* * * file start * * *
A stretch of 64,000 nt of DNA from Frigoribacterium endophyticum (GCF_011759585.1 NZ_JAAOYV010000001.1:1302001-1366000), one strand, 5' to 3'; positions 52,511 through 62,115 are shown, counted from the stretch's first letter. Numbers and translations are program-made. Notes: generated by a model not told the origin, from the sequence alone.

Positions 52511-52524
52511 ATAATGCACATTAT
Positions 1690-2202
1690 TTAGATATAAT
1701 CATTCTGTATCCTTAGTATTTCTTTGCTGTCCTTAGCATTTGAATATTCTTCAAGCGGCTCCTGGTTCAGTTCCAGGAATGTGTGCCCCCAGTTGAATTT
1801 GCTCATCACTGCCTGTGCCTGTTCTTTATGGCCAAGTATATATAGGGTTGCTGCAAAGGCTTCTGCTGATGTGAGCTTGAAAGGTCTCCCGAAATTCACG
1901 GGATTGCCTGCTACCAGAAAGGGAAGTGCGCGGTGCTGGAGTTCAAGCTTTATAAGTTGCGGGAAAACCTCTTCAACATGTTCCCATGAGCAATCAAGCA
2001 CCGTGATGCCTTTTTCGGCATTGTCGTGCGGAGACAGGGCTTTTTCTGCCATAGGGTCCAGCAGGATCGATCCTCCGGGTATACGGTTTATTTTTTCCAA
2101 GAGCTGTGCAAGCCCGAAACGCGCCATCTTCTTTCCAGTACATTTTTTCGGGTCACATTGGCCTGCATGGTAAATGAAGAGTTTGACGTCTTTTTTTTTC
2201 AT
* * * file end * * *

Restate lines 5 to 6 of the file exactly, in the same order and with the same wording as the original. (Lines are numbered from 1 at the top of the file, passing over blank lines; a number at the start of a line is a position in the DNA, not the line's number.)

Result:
1690 TTAGATATAAT
1701 CATTCTGTATCCTTAGTATTTCTTTGCTGTCCTTAGCATTTGAATATTCTTCAAGCGGCTCCTGGTTCAGTTCCAGGAATGTGTGCCCCCAGTTGAATTT